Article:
BATON ROUGE, La. (BRPROUD) — A Southern University Law Center professor’s research made a large impact on the groundbreaking Henrietta Lacks settlement against a biotechnology company that produced HeLa cells for profit without her family’s permission.
Deloso A. Alford, a Shreveport native, has done innovative work crossing over legal and medical education. The Southern University Law Center said Alford’s work became the establishment and turning point to genetic justice for the Lacks’ family.
Alford’s work constructed a framework for her instruction on accomplishing cultural competence while rehearsing cultural humility, according to a news release from the university.
Alford said that she has been investigating stories of individuals belittled by the American healthcare, research and legal systems for almost two decades as part of her scholarly path.
“In 2012, my immediate focus was to use my scholarship writing obligation as an opportunity to address the injustice meted against Mrs. Henrietta Lacks and her family, where I stood, in front of a classroom,” said Alford. “As a law professor teaching both law and medical students, I urged them to acknowledge people who have been and remain marginalized by the American healthcare, research, and legal systems.”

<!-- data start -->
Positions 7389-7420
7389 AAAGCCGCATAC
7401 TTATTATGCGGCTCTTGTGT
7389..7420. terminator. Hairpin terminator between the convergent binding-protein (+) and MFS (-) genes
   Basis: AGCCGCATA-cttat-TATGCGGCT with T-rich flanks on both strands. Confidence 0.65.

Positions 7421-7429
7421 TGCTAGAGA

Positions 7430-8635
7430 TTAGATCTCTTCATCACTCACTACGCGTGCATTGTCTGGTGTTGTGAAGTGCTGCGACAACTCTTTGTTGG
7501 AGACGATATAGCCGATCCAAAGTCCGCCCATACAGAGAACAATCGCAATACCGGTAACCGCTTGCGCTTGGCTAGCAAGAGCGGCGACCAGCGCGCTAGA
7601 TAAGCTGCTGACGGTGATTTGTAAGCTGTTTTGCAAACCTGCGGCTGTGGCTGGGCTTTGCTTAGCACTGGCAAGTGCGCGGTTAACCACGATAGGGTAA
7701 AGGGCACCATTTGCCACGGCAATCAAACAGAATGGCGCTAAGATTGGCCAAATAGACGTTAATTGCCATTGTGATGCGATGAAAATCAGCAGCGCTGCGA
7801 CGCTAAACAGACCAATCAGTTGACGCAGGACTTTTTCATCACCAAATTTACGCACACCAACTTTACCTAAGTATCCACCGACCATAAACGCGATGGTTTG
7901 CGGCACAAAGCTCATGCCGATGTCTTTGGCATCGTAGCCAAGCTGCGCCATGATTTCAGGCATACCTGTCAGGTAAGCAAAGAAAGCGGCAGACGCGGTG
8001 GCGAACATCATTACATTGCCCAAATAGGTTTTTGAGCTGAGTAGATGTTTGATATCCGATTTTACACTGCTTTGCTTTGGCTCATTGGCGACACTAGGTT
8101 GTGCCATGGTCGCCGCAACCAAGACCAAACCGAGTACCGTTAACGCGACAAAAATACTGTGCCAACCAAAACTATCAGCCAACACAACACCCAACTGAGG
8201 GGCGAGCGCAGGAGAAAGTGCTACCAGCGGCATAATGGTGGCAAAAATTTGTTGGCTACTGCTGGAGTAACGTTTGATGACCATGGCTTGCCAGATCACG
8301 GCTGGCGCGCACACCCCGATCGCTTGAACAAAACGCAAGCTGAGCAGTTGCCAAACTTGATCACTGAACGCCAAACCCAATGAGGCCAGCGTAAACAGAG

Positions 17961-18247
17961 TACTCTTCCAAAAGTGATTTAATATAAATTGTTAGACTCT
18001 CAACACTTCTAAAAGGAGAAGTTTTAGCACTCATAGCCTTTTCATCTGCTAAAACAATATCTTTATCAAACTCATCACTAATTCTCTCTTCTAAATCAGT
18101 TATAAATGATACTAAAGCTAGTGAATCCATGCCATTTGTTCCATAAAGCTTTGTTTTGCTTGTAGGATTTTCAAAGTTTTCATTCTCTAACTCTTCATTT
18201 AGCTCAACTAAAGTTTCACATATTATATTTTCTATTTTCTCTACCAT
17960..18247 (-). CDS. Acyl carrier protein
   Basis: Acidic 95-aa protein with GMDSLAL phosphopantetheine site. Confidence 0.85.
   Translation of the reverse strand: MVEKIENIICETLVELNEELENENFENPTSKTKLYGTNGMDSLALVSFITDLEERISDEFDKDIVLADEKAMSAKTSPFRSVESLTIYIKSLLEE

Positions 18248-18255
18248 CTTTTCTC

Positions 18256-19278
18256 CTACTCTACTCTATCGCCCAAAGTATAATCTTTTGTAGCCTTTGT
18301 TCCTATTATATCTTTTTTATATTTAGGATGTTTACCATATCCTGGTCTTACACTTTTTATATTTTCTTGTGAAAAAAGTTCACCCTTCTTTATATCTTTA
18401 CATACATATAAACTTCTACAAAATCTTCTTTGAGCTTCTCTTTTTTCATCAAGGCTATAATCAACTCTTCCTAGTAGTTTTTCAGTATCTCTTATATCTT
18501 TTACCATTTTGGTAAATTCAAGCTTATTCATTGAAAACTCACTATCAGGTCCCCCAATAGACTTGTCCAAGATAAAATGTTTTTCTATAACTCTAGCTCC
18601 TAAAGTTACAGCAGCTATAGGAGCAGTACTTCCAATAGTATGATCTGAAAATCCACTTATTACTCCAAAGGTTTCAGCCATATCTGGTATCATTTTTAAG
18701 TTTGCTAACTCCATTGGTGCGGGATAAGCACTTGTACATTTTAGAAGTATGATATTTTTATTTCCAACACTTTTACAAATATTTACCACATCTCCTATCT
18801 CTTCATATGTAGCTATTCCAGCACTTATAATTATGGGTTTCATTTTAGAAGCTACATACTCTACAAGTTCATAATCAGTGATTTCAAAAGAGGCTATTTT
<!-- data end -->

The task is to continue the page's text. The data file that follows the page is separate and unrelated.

According to the university, Alford discussed the unique and lived experience of Black women spanning across health care and research.
“I am humbled to know that a law review article that I wrote over a decade ago, entitled ‘HeLa Cells and Unjust Enrichment in the Human Body’, served as a catalyst and theory of the case for world-renowned Civil Rights lawyers, Co-lead counsels Ben Crump, Christopher Seeger and their legal teams,” said Alford.
Alford served on the state’s COVID-19 Health Equity Task Force and has been able to give input to policies and laws that clash with health disparities. SULC said Alford wants up-and-coming legal professionals to shed light on existing healthcare disparities to right legal wrongs by telling the stories of Black women.